24.145, Diss: Language Acquisition/ Czech: Vanek: 'A Linguistic Analysis of Event Conceptualisation Processes in First and Second Language Discourse'

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LINGUIST List: Vol-24-145. Thu Jan 10 2013. ISSN: 1069 - 4875.

Subject: 24.145, Diss: Language Acquisition/ Czech: Vanek: 'A Linguistic Analysis of Event Conceptualisation Processes in First and Second Language Discourse'

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Date: Thu, 10 Jan 2013 11:12:18
From: Norbert Vanek [norbert.vanek at gmail.com]
Subject: A Linguistic Analysis of Event Conceptualisation Processes in First and Second Language Discourse

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Institution: Cambridge University 
Program: PhD in English and Applied Linguistics 
Dissertation Status: Completed 
Degree Date: 2013 

Author: Norbert Vanek

Dissertation Title: A Linguistic Analysis of Event Conceptualisation Processes
in First and Second Language Discourse 

Linguistic Field(s): Language Acquisition

Subject Language(s): Czech (ces)


Dissertation Director(s):
Henriette Hendriks

Dissertation Abstract:

Background: This dissertation examines conceptual reorganisation in L2 learners 
by comparing event construal patterns in L1 and L2 discourse. Previous 
research suggests that the way grammatical aspect is encoded in the speaker's 
L1 can influence how events are conceptualised in their L2 (von Stutterheim & 
Carroll 2006). Given the lack of consensus regarding partial (Bylund 2011)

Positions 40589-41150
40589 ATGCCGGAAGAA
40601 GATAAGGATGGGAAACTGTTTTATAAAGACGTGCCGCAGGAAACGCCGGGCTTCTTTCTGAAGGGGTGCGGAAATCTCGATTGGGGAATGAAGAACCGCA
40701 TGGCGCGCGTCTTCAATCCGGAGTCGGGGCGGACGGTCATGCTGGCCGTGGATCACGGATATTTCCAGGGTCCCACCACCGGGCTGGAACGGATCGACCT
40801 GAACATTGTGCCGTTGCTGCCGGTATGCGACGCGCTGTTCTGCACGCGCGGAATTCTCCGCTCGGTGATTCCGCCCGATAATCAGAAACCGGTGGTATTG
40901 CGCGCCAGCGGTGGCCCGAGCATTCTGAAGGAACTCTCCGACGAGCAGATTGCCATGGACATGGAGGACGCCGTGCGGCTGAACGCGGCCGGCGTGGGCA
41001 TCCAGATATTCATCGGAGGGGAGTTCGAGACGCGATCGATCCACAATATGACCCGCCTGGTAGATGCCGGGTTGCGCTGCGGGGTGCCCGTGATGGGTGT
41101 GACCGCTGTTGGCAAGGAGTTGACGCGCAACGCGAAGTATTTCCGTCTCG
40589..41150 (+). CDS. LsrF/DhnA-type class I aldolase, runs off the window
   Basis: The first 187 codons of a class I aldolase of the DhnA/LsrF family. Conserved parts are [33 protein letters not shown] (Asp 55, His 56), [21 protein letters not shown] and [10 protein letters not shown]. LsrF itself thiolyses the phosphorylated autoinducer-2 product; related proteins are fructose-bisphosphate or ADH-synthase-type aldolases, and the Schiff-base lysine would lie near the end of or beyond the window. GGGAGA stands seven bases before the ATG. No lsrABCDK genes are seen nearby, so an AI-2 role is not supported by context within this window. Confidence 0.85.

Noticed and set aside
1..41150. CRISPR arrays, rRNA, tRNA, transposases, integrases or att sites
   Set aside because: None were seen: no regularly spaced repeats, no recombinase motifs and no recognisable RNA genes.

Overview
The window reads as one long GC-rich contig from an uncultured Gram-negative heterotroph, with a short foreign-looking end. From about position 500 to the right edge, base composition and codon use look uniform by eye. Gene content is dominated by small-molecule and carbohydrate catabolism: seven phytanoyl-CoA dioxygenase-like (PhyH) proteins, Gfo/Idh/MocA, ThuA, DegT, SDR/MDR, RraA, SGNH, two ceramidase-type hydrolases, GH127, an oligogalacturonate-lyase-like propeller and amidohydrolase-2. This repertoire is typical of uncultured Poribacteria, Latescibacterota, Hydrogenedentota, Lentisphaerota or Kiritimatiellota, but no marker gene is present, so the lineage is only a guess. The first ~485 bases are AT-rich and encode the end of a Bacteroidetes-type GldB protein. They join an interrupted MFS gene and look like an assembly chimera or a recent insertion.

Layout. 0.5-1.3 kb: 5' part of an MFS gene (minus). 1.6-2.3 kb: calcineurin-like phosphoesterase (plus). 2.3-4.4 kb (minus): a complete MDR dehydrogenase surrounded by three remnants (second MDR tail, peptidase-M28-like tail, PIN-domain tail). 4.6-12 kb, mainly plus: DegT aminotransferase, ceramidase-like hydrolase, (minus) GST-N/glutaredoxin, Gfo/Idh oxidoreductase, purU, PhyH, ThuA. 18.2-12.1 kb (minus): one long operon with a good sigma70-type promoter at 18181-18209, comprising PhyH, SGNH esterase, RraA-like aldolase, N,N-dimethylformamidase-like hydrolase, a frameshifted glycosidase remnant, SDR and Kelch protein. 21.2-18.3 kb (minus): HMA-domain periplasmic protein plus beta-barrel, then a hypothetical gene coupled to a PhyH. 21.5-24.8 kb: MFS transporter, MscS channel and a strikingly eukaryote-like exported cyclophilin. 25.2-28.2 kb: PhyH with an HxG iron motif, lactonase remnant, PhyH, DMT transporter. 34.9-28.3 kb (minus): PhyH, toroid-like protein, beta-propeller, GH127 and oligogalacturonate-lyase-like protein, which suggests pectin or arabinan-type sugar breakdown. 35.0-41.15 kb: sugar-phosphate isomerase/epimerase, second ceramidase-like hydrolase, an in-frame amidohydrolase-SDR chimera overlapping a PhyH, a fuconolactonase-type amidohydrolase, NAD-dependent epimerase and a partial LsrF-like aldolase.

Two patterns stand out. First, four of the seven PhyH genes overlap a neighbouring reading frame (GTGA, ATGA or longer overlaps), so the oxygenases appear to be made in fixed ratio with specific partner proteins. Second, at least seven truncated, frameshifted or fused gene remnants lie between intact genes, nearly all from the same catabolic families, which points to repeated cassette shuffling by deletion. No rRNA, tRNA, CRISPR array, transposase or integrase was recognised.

versus zero (Schmiedtová et al. 2011) susceptibility to reorganising L1 event 
construal patterns in L2, the present work contributes to the resonant discussion 
in this area by investigating the extent to which grammatical aspectual operators 
influence preverbal message generation (Levelt 1989, Habel & Tappe 1999) in 
three typologically diverse L1 groups and four L2 groups. The main novel feature 
of the employed approach is testing L2 learners’ ability to adjust L1 thinking-for-
speaking principles (Slobin 1996) in the target language by looking at four 
conceptualisation processes abreast (i.e. segmentation, selection, structuring 
and linearization). 


Method: Film verbalisations and picture descriptions by Czech, Hungarian and 
English native speakers; and Czech and Hungarian learners of English at basic 
and advanced levels were elicited to test (a) whether crosslinguistic event 
construal contrasts are attributable to the differences in the grammatical means 
that are available for encoding temporality in particular languages; and (b) 
whether learners’ degree of susceptibility to reorganising L1 principles for 
temporal reference in the target language changes as a function of L2 
proficiency. 


Results: Analyses of L1 speakers’ and L2 learners’ discourse organisation 
patterns produced three major results. Firstly, preferences in message encoding 
typical of a given L1 proved closely interrelated with the aspectual operators 
available in that L1. Secondly, the aspectual system of L1 was found to have an 
impact on event construal choices in basic and also advanced level learners’ L2 
production. And thirdly, consistent patterns across groups remained largely 
unaffected by changes of modality (speech vs. writing), however, they showed 
some sensitivity to task type (film retellings vs. picture descriptions). 


Conclusions: These findings suggest that the processes of event 
conceptualisation in L2 largely rest on L1 fundaments, and that persisting L1 
principles can lead to significant digressions from target-like performance even in 
highly advanced learner varieties. Sustained conformity to L1-specific patterns 
found in all four processes challenges the view that L1 concepts are 
reorganisable in favour of the L2 concepts (Athanasopoulos & Kasai 2011, 
Papafragou et al. 2008). Instead, the findings are consistent with studies 
reporting very limited or no traces of conceptual reorganisation in L2 (Hendriks et 
al. 2008; von Stutterheim & Lambert 2005).






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